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Crisis Communications: Are You Prepared?

Strategies to help your company craft messages that manage crises

The expansion of the internet has made it easier than ever for consumers to engage with brands. Consumer engagement can come in the form of praises over a new product, service, or outstanding customer service. It can also be negative in nature — the wrong product or a bad customer experience. The latter usually receives the most attention.

Social media is usually the preferred choice of engagement and companies should be prepared to respond to engagement that could do damage to their brand’s reputation.

A timely response is essential. Long gone are the days brands are able to ignore negative comments and conduct business as usual. Consumers are paying close attention to how brands respond to negative chatter, particularly if that chatter relates to political, racial, or social issues.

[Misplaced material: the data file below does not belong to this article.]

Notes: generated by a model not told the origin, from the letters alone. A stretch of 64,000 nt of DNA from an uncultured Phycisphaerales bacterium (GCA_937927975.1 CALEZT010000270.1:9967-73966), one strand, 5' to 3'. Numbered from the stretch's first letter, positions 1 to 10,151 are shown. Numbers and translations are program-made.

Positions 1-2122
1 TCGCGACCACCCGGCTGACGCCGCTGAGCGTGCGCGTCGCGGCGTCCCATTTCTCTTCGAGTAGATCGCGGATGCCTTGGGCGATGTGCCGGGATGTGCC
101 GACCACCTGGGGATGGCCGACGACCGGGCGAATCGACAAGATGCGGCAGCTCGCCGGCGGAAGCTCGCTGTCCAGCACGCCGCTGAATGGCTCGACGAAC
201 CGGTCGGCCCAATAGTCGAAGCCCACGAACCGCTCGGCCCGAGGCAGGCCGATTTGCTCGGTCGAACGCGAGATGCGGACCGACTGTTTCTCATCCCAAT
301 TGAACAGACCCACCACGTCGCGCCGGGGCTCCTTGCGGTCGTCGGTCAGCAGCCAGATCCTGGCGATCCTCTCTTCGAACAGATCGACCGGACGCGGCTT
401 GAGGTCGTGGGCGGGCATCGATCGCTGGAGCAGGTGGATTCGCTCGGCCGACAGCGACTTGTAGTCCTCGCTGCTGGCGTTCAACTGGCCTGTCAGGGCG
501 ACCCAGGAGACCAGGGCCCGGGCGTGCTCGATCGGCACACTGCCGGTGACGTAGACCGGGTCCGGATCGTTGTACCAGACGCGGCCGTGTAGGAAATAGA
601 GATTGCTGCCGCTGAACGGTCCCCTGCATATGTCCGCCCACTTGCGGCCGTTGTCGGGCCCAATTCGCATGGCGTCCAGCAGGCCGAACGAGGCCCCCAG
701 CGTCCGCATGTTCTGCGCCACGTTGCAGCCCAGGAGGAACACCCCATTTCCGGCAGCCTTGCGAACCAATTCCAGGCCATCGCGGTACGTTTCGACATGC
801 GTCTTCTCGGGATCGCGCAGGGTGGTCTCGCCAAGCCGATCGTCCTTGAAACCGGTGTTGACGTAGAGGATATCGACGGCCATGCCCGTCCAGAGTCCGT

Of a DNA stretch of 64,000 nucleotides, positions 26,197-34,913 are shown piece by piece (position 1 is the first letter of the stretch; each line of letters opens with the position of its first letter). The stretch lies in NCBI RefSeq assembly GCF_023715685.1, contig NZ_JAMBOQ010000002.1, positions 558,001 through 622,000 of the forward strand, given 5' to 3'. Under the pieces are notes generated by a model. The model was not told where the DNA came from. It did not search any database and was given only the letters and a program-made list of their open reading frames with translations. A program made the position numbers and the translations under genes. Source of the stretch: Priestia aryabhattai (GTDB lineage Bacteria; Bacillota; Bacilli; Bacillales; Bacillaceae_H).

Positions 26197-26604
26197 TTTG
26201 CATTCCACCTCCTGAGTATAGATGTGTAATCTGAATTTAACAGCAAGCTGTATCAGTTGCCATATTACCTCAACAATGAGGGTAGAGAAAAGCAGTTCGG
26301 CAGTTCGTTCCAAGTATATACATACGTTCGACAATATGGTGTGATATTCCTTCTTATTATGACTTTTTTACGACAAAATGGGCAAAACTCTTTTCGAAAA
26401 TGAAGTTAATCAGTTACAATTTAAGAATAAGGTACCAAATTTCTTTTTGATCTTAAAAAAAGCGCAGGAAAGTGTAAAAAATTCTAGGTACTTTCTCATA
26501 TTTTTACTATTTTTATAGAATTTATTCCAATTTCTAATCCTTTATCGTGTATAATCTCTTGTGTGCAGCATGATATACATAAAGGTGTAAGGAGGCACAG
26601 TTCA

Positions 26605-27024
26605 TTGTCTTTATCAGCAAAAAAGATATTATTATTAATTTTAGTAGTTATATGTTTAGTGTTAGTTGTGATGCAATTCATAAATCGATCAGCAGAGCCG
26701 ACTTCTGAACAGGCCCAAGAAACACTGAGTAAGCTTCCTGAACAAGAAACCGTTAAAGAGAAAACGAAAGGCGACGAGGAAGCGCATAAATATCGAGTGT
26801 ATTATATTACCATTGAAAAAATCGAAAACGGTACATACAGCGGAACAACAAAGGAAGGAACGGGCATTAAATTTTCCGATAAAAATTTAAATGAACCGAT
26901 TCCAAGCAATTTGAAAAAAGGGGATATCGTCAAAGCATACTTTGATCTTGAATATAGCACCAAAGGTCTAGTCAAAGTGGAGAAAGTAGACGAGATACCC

The audience your brand serves doesn’t matter, your targeted audience expects you to respond in a manner consistent with your brand’s values.

The Institute for Public Relations defines a crisis as an event that poses significant threat to operations and can have negative consequences if not handled properly.

Is your company prepared to respond to a crisis? Do you have a crisis communication plan and team established?

If not, now is the time to assemble a crisis communication plan for your company. The question is not, if a crisis will occur … but when it will occur. A timely response is paramount. The longer it takes your brand to respond to a crisis event, the more damage your brand’s reputation endures.

Creating a crisis communication plan is not difficult, but it requires strategic planning and thought. To help you better manage the creation of the plan, let’s separate it into three phases: pre-crisis, mid-crisis, and post-crisis.